The Week That Was
October 28, 2000



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In this interview in The New Scientist, Dr. Paul Reiter pretty well demolishes the malaria and dengue fever connections with climate; and he is a real expert. If you want to know what's wrong, look at the last question of the interviewer. To paraphrase: "It's OK to lie a little if it will advance the cause."

The Week That Was October 28, 2000 brought to you by SEPP


Frank Loy, Under Secretary of State for Global Affairs, still hopes to button up the Kyoto Protocol at the forthcoming COP-6 (sixth Conference of the Parties to the Climate Treaty) at The Hague. But the troops are rebelling and the natives are becoming restless.

The troops are agreed that Kyoto is entirely unrealistic but are suggesting various face-saving options. For example, Eileen Claussen (Pew Center) wants to keep the process going (apparently indefinitely) but proposes renegotiating both targets and timetables. Henry Jacoby (MIT) wants to keep Kyoto as a façade but let each country do what's best.

Michael Grubb (Imperial College, London) proposes Kyoto without US participation if necessary. [The US emits 36% of all CO2; Kyoto becomes legally binding if at least 55% of emitters -emitting at least 55% of GH gases -- ratify.] His plan (which is hopelessly impractical) would sidestep the major dispute between the EU and US proposal: the generous use of carbon sinks and of emission trading demanded by the US and denounced by all others as a painless way of meeting Kyoto targets (without actually reducing global emissions). The Green natives would withdraw support from Kyoto, and European governments fear the Greens.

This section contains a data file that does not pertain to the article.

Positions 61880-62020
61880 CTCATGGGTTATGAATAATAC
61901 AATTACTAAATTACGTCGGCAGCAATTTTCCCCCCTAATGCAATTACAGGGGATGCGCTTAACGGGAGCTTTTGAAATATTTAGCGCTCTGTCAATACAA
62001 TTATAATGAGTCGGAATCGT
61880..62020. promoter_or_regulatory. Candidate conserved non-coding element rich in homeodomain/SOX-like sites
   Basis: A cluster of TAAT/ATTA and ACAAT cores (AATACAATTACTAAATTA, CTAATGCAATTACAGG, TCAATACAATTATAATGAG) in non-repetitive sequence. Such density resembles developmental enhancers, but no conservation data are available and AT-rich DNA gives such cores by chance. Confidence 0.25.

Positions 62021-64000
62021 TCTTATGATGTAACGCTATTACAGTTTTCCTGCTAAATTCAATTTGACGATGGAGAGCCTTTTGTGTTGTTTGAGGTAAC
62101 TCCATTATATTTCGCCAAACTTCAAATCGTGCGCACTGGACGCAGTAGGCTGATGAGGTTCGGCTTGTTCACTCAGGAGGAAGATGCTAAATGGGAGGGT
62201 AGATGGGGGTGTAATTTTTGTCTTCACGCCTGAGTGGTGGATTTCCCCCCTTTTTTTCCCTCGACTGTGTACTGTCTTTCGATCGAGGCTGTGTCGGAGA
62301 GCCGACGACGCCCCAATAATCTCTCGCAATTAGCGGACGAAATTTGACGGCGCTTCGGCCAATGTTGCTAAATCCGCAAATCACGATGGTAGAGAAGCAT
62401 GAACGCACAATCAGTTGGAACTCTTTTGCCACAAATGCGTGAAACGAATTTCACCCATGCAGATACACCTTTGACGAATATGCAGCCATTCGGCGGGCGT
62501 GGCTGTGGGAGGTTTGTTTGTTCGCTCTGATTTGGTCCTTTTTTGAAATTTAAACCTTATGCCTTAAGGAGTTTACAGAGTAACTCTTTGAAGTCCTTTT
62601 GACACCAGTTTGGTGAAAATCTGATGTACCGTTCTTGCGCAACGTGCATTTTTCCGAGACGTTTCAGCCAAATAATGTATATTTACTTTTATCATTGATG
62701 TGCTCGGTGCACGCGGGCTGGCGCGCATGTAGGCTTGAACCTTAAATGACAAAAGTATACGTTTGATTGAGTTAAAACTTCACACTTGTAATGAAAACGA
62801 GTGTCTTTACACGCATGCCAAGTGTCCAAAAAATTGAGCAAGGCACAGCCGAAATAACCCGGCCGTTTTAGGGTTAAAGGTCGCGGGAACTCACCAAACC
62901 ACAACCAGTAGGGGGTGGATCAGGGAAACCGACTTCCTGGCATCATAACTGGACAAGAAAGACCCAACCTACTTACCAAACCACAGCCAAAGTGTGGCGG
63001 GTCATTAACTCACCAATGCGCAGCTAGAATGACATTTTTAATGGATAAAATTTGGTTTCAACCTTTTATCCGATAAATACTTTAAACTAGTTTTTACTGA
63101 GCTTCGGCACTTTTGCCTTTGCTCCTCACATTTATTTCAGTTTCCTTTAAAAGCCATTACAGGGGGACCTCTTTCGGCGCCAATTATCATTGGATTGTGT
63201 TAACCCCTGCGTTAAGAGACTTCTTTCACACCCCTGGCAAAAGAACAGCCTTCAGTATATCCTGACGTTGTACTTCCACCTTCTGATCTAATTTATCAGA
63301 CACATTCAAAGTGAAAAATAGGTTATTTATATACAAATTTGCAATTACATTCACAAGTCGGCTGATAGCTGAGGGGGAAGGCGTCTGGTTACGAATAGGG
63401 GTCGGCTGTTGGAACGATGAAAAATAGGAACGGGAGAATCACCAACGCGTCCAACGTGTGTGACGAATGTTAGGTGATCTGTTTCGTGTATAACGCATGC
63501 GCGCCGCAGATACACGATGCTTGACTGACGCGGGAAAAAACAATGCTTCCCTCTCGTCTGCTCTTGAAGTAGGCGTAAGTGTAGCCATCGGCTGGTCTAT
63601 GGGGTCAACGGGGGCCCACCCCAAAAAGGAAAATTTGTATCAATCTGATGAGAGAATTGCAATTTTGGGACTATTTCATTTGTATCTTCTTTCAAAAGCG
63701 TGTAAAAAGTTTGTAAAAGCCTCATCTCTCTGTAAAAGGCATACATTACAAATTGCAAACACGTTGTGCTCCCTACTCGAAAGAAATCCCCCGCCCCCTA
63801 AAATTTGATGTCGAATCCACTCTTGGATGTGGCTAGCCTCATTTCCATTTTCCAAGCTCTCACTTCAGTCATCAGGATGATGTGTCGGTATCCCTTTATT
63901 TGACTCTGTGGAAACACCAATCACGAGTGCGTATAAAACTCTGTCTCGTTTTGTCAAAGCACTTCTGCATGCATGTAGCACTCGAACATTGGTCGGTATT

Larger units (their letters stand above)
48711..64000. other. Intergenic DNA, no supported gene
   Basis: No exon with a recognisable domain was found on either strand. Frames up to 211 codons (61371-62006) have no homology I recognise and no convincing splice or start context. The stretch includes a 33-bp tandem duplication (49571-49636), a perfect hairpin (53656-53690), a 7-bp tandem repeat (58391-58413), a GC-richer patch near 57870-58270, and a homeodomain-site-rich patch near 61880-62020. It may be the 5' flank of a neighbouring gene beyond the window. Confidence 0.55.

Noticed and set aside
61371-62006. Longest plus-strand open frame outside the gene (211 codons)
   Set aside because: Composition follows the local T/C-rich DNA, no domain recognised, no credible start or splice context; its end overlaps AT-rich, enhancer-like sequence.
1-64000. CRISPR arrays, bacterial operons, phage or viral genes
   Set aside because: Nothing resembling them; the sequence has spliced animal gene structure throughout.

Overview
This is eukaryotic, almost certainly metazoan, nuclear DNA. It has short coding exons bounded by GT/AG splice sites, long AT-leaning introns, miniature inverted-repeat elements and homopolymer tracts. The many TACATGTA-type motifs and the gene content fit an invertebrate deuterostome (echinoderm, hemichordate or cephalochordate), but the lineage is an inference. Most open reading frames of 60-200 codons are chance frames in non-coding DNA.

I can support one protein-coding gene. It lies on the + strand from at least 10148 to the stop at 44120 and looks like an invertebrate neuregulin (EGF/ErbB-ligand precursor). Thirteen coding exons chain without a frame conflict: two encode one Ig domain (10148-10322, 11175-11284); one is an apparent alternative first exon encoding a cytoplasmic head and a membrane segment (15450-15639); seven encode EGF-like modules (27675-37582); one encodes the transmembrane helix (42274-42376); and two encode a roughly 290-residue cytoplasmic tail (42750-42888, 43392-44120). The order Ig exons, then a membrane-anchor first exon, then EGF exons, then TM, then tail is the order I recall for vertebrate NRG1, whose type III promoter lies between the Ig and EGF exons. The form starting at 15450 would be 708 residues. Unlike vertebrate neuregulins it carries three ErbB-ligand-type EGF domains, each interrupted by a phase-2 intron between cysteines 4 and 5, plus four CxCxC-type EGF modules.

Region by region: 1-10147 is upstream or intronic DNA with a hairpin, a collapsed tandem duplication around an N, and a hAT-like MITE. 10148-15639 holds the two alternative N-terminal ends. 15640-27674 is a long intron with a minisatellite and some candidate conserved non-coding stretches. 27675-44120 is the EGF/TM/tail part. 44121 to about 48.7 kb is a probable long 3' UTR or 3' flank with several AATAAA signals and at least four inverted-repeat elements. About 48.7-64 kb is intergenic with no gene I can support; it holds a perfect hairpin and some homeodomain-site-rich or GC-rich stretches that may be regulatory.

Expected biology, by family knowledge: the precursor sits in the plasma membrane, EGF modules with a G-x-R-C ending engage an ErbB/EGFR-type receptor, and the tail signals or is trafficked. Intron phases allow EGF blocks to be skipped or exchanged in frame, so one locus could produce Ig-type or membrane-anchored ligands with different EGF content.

We have a better idea: Forget about Kyoto and withdraw from the Climate Treaty. Staying with it will only create mischief. Our suggestion makes sense because warming forecasts based on climate science are coming closer to zero all the time; and the economic impact of a hypothetical warming would in any case be beneficial.


Fuel use has been rising rapidly since 1995. Freight increasingly moves over highways: railroads carried 32 % in 1970 and only 12 % now. Raising motor fuel taxes, as we saw in Sept 2000, is highly unpopular; hence, European governments prefer to make life difficult for electricity generators.

In Britain, trade and industry minister Stephen Byers pushed through a law requiring power plants to use more renewable energy resources, but not included is large hydro and certainly not nuclear. The targets are 5% of all generation in 2003 and 10% in 2010. [Britain now has 3% from renewable, mostly hydro.] To make matters worse, another 10% of electric power must come from CHP plants (co-generation in Combined Heating and Power); but there are doubts that such capacity can be built. The forecast: Power shortages in UK, while huge subsidies go to renewables industries.

In Canada, similar policies prevail, courtesy of Environment Minister David Anderson. Except here, the subsidies go to the ethanol industries. As one corporate executive (from Iogen) expressed it gleefully, it will "create a multi-billion industry."